RFA Denial Still In Bad Faith Where Total Delta On Invoices Asked To Be Admitted Was Less Than $6,000, And No Precise Amount Was Requested.
More and more, we are starting to see an increased reliance by litigators on “costs-of-proof” sanctions under Code of Civil Procedure section 2033.420, especially where there is no contractual or statutory fee entitlement basis for a fee award, as an independent ground to recover fees. If you have the facts, not a bad idea.
That strategy worked in a somewhat convoluted UCC dispute, Hebberd-Kulow Enterprises, Inc. v. Kelomar, Inc., Case No. D066505 (4th Dist., Div. 1 Jan. 27, 2016) (unpublished).
There, plaintiff finally prevailed in a UCC goods battle, winning “net” compensatory damages of $412,023.05. However, plaintiff thought the defense denials of certain RFAs were in bad faith, so they sought costs-of-proof sanctions and were awarded them to the tune of $74,725.25.
Those RFA “sanctions” held up on appeal.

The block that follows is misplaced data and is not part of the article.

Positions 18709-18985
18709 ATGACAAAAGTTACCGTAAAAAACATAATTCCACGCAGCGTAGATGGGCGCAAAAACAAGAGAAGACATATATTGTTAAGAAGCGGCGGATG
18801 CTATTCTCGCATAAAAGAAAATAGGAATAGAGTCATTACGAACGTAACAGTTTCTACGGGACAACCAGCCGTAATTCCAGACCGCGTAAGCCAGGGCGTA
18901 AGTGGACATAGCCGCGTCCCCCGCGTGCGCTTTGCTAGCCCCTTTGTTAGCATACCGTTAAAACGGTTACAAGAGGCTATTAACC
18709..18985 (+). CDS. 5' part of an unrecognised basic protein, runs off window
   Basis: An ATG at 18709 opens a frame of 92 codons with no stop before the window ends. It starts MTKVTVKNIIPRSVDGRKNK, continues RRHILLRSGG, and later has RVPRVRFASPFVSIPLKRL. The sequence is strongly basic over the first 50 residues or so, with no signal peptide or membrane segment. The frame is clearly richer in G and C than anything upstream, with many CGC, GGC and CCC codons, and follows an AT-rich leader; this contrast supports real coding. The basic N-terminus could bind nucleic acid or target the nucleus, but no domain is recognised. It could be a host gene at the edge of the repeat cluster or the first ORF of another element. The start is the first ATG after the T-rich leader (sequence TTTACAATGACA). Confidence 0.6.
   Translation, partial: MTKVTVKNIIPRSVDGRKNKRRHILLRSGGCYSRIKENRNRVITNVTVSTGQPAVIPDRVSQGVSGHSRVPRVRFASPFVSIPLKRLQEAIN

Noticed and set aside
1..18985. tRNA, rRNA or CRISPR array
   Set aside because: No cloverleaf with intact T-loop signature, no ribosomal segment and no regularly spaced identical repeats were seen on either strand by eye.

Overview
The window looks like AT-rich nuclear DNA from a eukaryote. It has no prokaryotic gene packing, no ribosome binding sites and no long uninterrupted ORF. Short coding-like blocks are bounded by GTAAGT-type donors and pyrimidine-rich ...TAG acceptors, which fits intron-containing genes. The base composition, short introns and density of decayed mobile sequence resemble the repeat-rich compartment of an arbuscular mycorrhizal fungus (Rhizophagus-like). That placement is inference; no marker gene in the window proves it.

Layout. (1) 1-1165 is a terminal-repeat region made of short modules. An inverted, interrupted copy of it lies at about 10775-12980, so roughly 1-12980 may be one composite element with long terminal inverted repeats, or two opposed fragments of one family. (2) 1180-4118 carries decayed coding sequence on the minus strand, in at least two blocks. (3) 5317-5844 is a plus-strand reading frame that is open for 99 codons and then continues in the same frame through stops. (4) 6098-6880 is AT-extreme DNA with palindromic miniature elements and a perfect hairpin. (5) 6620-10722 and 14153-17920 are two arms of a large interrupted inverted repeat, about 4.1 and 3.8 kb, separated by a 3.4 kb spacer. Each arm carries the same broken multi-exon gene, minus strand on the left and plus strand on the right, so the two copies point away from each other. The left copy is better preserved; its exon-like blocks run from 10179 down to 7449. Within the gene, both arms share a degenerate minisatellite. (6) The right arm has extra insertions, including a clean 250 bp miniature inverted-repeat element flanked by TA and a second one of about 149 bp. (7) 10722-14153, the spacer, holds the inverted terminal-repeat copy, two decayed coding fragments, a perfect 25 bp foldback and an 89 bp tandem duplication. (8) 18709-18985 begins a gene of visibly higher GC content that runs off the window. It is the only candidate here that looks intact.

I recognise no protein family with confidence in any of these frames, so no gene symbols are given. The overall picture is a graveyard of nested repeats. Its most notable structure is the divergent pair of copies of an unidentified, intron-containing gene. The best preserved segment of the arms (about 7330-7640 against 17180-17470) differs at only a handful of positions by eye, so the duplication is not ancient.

The defense principally argued that the denied RFAs were not proven as specified or were not significant in the overall case—arguments rejected because the lower court carefully showed why the RFA sanctions were justified. The RFAs did not ask for exact damages, but were within the range for which admissions were appropriate; however, the $6,000 delta difference in ultimate damages did give an inference that the denials were in bad faith. The denials did involve invoices at the center of the case, so the insignificant RFA denial did not go very far. Because it was impossible to apportion time between the RFA denials at issue, the appellate court applied attorney’s fees “inextricably intertwined” principles so as to sustain the $74,725.25 costs-of-proof award—the denials could not be apportioned given the gestalt of the overall discovery RFA responses.